I't's a rough life. But I hope everything is going well for all of you.

Sunday, June 15, 2014

Are You a Servant?

All Scripture is God-breathed and is useful for teaching, rebuking, correcting and training in righteousness, so that the servant of God may be thoroughly equipped for every good work. 
2 Timothy 3:16-17New International Version 
I was taking a walk around my town this week and had to take a picture of this door. It used to be the main entrance to Grace Lutheran Church, before they put on an addition, changing the narthex to the other side of the building. Now, this door is titled the “servant’s entrance”.

I think we all have a good idea what is meant by a “servant’s entrance, but I still had to google it. Most websites led me to a movie from the 1930s by the same name.

Free Dictionary however says it is “an entrance intended for the use of servants or for delivery of goods and removal of refuse.”

A website, “Scouting NY” had this to say when the writer of that site found a similar sign in New York: “Servants? Tradesmen? I imagine it’s been quite a number of years since this sign has had any applicability for the building’s tenants, but I love that it still exists as a fading relic of a bygone era.”

“A fading relic of a bygone era”? Is that saying that such signage is no longer around, that either there are no servants or they use the same entrance as everybody else?

I think that in this day and age such verbiage is totally in vogue when used on any house of worship. Shouldn’t we all be servants? Shouldn’t we all be welcomed into the house of the Lord as servants? Shouldn’t we all serve God and man?

Make me a servant
Humble and meek
Lord let me lift up those who are weak
And may the prayers of my heart always be
Make me a servant today.

(Words and Music by Kelly Willard)

Friday, June 13, 2014

Only Clouds - a personal photo challenge

This month's personal photo challenge was stormy weather. That sounded like fun. I have a few stormy weather pictures in my files, but I thought that surely the weather would cooperate and create the necessary storminess. Alas, most of our June days have been sunny or have produced only the white fluffy clouds. Such as these - they don't look so stormy, do they? 
Finally yesterday, my luck changed. All afternoon, from the window at work, I watched threatening clouds roll across the sky. "Just hold out until I get out of here," I kept whispering. As soon as I had my chance, I bolted from work and drove to the best place in town with a great view of the sky. And I stood on that dock patiently waiting for these clouds to do more than tumble to the east. 

 Looks like rain in the distance. It should be heading straight for me.
 Rain circling to the north. The clouds keep moving.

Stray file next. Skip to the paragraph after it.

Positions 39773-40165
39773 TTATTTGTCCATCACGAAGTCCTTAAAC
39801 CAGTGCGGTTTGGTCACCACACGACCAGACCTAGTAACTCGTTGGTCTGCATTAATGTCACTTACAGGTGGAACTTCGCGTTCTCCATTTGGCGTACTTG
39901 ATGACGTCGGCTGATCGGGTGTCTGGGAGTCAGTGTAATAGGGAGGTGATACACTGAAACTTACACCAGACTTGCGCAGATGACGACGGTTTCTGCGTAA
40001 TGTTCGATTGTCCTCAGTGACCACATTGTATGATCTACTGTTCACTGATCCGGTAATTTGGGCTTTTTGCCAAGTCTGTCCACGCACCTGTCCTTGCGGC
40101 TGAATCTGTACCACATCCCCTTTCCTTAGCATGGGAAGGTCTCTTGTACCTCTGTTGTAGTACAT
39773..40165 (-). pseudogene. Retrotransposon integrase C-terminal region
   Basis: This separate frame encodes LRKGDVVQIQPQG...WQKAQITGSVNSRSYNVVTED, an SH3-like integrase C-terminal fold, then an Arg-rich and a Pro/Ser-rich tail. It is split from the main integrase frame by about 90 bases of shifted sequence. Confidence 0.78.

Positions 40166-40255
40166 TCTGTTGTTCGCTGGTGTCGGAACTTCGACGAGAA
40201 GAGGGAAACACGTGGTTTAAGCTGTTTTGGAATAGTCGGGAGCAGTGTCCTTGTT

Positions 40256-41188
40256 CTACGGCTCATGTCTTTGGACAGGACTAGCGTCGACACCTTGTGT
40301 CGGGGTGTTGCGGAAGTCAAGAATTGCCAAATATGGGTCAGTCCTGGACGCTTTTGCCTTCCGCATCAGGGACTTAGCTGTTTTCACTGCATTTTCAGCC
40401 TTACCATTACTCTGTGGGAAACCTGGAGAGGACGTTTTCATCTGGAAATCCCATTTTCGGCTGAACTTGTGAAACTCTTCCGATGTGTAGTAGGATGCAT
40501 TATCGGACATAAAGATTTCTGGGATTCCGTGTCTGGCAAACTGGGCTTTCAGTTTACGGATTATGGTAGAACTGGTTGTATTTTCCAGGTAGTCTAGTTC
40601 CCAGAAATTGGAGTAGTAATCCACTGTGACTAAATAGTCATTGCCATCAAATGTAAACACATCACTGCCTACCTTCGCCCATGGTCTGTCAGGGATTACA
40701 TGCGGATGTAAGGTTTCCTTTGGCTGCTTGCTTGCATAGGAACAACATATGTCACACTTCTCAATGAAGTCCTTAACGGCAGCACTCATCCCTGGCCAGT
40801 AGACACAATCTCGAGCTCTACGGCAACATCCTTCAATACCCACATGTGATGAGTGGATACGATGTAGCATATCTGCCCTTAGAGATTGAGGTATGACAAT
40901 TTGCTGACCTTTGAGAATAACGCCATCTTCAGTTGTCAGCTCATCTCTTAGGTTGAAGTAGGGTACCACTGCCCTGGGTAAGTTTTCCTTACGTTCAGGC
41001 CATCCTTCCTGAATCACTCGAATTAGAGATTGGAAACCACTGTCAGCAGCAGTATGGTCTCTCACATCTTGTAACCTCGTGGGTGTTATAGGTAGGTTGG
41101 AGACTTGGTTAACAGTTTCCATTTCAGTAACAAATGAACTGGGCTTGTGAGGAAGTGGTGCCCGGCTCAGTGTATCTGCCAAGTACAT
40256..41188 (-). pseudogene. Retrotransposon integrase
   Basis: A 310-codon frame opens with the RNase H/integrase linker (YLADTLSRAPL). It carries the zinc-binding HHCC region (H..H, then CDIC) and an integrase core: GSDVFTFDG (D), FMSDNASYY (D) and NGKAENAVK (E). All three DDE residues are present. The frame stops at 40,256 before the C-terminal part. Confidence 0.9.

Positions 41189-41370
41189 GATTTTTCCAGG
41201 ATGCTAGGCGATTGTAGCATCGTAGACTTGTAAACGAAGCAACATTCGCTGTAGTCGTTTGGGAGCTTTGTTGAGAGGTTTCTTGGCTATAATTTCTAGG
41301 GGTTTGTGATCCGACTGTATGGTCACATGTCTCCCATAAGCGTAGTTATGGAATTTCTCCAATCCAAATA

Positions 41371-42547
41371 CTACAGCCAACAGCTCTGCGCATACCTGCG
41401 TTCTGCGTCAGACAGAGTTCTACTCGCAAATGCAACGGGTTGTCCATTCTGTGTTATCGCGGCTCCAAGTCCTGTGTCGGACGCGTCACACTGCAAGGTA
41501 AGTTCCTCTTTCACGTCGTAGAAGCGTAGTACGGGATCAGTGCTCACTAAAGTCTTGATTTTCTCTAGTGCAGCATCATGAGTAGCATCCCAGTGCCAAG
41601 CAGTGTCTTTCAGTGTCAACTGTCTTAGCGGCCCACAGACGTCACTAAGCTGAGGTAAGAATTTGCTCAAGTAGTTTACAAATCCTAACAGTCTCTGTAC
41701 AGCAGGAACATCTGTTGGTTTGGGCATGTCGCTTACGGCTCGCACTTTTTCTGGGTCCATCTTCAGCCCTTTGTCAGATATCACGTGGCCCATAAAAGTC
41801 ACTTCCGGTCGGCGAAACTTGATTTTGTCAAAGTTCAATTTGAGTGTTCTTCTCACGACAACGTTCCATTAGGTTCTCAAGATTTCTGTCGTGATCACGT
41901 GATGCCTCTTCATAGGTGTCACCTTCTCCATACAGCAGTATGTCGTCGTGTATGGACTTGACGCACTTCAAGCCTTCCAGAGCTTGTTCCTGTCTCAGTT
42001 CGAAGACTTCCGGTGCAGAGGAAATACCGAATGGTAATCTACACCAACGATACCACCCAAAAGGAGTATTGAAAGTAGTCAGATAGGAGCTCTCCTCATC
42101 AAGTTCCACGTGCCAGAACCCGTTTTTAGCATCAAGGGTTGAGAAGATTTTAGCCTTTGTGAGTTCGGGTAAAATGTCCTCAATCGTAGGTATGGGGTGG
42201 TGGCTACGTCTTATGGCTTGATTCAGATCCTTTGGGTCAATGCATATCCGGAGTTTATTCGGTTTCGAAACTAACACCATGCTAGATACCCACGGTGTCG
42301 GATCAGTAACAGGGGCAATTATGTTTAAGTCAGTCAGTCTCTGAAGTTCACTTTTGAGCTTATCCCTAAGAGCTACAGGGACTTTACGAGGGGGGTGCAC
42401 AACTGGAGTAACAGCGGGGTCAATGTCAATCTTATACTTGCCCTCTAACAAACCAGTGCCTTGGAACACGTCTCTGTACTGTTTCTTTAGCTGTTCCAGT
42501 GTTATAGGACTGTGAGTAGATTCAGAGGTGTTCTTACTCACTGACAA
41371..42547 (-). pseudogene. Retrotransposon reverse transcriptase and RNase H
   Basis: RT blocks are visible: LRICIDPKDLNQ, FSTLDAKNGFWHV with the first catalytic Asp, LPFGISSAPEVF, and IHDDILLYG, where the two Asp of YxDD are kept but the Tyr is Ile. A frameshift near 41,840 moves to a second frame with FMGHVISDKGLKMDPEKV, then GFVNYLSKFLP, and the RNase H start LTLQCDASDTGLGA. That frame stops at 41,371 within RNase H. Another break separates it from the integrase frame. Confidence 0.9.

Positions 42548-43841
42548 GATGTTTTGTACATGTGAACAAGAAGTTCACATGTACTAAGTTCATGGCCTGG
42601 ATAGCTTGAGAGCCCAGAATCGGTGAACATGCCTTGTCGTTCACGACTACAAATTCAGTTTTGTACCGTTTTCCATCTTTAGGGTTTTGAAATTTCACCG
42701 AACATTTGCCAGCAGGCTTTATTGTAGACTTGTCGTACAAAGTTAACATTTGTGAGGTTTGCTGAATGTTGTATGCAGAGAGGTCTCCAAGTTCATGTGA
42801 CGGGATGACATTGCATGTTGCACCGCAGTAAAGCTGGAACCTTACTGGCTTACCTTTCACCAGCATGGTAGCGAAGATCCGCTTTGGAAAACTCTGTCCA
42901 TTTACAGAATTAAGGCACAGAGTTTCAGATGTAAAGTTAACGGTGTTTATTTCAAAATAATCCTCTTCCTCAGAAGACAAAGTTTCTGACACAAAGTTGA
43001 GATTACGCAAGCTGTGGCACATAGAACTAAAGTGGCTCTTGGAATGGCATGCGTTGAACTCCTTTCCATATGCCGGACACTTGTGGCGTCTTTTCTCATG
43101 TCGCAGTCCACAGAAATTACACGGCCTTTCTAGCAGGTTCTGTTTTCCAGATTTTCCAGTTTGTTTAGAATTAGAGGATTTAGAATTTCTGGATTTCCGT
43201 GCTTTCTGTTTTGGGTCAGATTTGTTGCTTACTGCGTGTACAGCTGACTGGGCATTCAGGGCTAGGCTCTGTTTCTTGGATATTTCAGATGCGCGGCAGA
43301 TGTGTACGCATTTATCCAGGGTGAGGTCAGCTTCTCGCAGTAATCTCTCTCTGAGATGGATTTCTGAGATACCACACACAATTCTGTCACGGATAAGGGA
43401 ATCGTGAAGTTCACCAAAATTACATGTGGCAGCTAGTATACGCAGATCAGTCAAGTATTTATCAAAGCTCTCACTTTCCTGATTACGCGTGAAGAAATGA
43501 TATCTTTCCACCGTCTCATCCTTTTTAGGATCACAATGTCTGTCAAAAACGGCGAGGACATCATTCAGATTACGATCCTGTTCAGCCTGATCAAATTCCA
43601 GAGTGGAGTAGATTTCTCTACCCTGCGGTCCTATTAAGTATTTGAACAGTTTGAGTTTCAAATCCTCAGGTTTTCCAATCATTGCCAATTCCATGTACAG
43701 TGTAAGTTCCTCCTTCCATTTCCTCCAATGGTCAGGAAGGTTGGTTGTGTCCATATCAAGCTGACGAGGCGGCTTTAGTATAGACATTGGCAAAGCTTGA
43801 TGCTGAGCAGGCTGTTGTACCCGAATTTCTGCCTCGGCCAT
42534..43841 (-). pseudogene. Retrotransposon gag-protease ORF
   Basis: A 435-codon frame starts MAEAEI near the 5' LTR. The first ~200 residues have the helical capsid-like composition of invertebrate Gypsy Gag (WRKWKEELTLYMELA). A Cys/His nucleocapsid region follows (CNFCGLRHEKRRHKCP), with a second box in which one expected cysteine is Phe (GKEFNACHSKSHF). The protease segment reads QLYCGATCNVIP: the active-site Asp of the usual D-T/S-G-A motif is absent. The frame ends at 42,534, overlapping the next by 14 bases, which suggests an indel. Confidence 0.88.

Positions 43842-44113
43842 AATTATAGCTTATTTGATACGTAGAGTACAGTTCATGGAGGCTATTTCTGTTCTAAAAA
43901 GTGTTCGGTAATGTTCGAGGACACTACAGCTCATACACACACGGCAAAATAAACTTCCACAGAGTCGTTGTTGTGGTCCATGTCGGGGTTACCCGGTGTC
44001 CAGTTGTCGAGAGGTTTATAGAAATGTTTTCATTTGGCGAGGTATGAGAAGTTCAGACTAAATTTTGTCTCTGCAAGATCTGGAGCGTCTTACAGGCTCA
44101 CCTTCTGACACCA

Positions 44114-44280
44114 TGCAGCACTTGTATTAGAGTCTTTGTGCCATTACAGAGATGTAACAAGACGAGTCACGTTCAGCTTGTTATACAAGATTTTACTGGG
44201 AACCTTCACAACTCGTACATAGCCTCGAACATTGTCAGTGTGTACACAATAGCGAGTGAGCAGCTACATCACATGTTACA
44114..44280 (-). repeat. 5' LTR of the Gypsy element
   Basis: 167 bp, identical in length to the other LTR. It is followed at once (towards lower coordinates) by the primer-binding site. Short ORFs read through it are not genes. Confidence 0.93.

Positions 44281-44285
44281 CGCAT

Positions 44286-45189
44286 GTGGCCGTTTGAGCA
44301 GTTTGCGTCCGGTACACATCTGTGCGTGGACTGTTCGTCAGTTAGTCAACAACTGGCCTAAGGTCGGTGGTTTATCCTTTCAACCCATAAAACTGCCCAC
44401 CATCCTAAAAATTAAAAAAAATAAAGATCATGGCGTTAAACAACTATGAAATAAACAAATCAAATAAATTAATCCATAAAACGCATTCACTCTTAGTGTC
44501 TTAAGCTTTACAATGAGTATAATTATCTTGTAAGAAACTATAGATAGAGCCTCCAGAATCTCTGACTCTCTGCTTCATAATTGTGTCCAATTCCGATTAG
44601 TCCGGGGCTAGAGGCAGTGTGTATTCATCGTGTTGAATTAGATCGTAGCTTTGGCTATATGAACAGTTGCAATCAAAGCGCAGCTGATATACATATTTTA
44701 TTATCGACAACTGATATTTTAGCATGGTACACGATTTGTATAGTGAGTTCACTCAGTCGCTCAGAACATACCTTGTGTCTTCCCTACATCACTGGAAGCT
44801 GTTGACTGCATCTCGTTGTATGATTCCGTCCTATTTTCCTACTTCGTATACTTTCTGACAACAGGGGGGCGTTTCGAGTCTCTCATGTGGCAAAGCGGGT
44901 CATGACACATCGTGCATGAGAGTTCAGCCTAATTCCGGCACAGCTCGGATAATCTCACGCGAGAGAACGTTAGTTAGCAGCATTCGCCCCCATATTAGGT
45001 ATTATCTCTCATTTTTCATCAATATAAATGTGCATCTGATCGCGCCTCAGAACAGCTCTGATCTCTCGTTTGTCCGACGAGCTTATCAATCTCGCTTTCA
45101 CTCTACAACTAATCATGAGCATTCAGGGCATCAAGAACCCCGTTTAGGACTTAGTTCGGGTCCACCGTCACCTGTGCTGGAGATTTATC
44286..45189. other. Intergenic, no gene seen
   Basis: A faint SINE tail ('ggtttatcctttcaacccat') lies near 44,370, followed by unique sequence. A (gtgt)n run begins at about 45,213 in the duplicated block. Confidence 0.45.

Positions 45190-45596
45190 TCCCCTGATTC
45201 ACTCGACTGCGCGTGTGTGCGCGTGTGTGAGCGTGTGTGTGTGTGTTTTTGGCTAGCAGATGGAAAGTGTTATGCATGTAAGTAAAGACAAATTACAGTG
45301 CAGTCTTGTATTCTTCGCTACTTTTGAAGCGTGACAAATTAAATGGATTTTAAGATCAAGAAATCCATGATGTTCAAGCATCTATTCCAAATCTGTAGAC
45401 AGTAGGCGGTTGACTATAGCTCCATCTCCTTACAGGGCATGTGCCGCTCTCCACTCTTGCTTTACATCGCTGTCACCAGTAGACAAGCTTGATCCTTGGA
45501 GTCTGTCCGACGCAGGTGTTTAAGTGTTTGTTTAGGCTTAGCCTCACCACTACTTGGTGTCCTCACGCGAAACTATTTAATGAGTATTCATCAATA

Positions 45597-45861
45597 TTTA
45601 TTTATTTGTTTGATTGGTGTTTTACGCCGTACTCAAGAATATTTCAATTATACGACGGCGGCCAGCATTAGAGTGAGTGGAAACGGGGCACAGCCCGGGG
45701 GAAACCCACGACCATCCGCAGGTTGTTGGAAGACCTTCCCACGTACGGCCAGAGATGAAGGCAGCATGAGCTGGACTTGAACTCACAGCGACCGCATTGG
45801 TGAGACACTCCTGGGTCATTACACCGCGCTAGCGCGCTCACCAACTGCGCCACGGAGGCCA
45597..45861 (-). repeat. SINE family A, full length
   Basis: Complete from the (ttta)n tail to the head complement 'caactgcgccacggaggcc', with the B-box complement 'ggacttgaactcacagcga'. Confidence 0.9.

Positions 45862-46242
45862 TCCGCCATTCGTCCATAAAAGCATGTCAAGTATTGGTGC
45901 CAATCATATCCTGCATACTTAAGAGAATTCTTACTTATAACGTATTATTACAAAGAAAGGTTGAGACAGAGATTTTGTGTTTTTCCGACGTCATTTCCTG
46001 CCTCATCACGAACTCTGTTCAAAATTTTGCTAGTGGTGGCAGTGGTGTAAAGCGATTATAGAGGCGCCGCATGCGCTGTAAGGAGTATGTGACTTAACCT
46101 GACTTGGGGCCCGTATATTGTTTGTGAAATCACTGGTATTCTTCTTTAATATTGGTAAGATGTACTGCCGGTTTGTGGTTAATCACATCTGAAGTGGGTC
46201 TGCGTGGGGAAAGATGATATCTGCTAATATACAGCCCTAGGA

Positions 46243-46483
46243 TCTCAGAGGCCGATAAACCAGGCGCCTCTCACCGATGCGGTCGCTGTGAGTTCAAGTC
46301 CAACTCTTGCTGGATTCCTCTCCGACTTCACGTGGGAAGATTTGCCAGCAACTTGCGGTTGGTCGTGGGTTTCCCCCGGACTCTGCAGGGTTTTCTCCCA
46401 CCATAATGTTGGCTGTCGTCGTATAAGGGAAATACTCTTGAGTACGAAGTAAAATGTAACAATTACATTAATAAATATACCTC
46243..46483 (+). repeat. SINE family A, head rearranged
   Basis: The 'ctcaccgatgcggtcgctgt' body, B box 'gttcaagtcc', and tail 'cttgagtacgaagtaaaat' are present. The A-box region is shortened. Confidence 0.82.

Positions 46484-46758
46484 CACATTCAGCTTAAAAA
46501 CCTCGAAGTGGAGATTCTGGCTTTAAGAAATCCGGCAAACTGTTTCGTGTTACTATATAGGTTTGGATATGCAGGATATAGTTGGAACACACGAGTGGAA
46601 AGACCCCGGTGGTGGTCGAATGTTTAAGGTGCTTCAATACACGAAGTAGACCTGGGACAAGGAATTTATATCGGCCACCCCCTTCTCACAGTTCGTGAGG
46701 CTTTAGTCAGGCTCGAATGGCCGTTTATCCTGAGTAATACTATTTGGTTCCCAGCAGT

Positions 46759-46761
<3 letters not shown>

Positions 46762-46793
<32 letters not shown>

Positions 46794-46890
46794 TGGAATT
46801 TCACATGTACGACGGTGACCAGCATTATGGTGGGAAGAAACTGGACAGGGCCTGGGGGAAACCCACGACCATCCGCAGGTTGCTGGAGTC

A few splashes of rain on my arm. That's a good sign. Now we just need some lightening.
But alas, the clouds gave way to the early evening sun.

Thursday, June 12, 2014

Walking the Streets of Hatchet Creek - official Day 1

I seem to be getting off to a very slow start with this “WalkingEvery Street of my hometown” thing.  Last night was my first actual, official walk. I only went a few blocks, or ten blocks, it depends on how you count them.

 I had a writer’s group at the Library at six, so I got there early, parked the car and headed up the street. On this walk, I ran into not just one, but two people I know, who I stopped to visit with. Of course it is a good thing to run into people and to stop to visit, but do you suppose this is going to be a trend? I will never finish by the end of the summer if that is the case.

I have another issue going on right now. I haven’t figured out how to post a map with my route highlighted. I tried pulling one off of the internet, and when that failed I thought I would just scan my city map, highlight each day and scan it as I go along. But for the last two days, my scanner hasn’t worked. Seems like the stars are just not lining up for me.

But, you aren’t here to read about my woes, you are here to hear about what I encounter out on the street.

When I was a kid this was an actual service station and the place where the Greyhound bus stopped. A few times I took the bus to Wausau to see my sister. I can’t even believe I typed those words. Wausau is currently forty miles away. My geography skills continue to be fair to mediocre so how did Wausau get so much closer to Tomahawk in the last 35 years? When I was a kid, it was a major planned trip to go to Wausau. My sister and her family would come up for the weekend and spend the night because it was too far to drive here and back in a day. We didn’t just jump in the car and run to Wausau to buy cereal at Sam’s. Times have changed, haven’t they? Whatever happened to Greyhound?

Fast forward all the way up to my senior year in high school. The Beking Chinese Restaurant was the A&W then. I worked at Tomahawk Drug after school a few days a week and would stop at the A&W for a milk shake and fries on my way to work.

I always thought this garage was cool. I don’t know why. My imagination pictures it being filled with mysterious old gadgets and mildewy antiques.

The Fit Factory used to be a church. Maybe if you can’t get in shape, you can at least pray about it.